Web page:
Luis S. Vielma, 22, worked on a Harry Potter ride at Universal Studios, and was mourned on Twitter by the author J.K. Rowling. He was also an emergency medical student at Seminole State College, whose president, E. Ann McGee, was among several college presidents who found themselves issuing statements of sorrow on Monday, a testimony to the youth lost in the rampage.
“We are saddened by the tragic events this weekend, and the loss of one of our own,” Dr. McGee said.
Shane Evan Tomlinson, who often sang with his band, Frequency, at Orlando’s Blue Martini nightclub, performed just hours before he was killed. Friends and fellow singers struggled to process the news of a charismatic life cut short.
“We’re all really feeling that numbness right now, and just the shock,” said Deejay Young, who met Mr. Tomlinson in a gospel show at Epcot. “It could have been any one of us.”
Jerald Arthur Wright, 31, was one of those Disney World cast members who seemed to never run out of energy for helping guests, and who, as a Spanish-speaking man whose family was from Colombia, forged a particularly close bond with Latin American visitors.
He was also straight, two friends who worked with Mr. Wright said. He had gone to Pulse on Saturday night to celebrate the birthday of a friend, Cory James Connell, 21, who was also killed.
“It’s a great atmosphere,” said Jessica Weyl, 23, a friend who is also straight and goes to Pulse occasionally. “People aren’t judgmental. People aren’t feeling the need necessarily to impress each other.”
She added, “At Pulse it’s just calm, cool, and collected. No one felt pressure to be anyone they weren’t. I’m straight and I love going there. My brother is gay and he loves going there.”
Ms. Weyl had just finished training for a job in Tomorrowland when she met Mr. Wright.
“He took me under his wing and kind of showed me everything,” she said. She turned to him for questions about Disney policies, but especially when she encountered a guest who spoke Spanish. “He really connected with a lot of guests — we do have a lot of South Americans come,” she said. “He connected especially to those people.”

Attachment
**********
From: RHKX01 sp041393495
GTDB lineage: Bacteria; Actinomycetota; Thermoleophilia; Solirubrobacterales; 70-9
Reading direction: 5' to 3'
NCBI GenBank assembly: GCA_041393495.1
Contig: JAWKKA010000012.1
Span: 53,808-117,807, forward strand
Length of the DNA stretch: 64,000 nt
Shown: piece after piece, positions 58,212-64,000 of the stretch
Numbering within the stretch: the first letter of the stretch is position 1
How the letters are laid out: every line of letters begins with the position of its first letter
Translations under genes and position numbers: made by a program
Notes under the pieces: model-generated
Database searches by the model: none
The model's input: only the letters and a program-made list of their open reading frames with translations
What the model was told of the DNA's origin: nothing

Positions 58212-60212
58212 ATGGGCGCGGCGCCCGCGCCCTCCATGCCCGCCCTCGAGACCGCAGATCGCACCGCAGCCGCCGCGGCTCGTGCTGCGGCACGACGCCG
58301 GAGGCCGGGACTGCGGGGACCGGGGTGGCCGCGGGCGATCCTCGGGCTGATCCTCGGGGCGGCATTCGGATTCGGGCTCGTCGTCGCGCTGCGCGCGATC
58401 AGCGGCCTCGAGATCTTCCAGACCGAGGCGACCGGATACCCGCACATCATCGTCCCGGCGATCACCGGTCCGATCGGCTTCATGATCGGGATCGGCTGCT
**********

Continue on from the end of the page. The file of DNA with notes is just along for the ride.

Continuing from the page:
Mexico’s Foreign Ministry confirmed Monday that three Mexicans were among the dead. The Mexican Consulate in Orlando was working to determine if a fourth victim was of Mexican origin.
President Enrique Peña Nieto said the tragedy’s origins lay in “expressions of hatred, of discrimination, of phobia against certain people.”
Many Latinos in Orlando are of Puerto Rican descent. Edward Sotomayor Jr., 34, was among them. He was proud of his heritage, and had made it his life’s mission to open doors for gay travelers, especially in Latin America. As the national brand manager for ALandCHUCK.travel, an agency that caters to gay people, he organized what the company’s owner, Al Ferguson, called the first-ever gay cruise to Cuba. “He fell in love with Cuba,” Mr. Ferguson said.
During the trip, in April, Mr. Sotomayor and Mr. Ferguson met with Mariela Castro, Raúl Castro’s daughter and a prominent gay rights activist there. The two men also posed in front of a poster left over from President Obama’s recent trip.
On Sunday morning at Pulse, Mr. Sotomayor’s boyfriend of about three years had gone outside to put some things in his car when the shots broke out. Mr. Sotomayor texted him that he was hiding, but safe, and told him not to come back inside, Mr. Ferguson said. About 25 minutes later, he texted his boyfriend again, saying he was still hiding. That was the last message the boyfriend got.
Mr. Ferguson said the boyfriend’s parents, who live in Mexico, do not know he is gay.
“It’s a double catastrophe,” he said. “You face such horrible loss and then can’t share it.”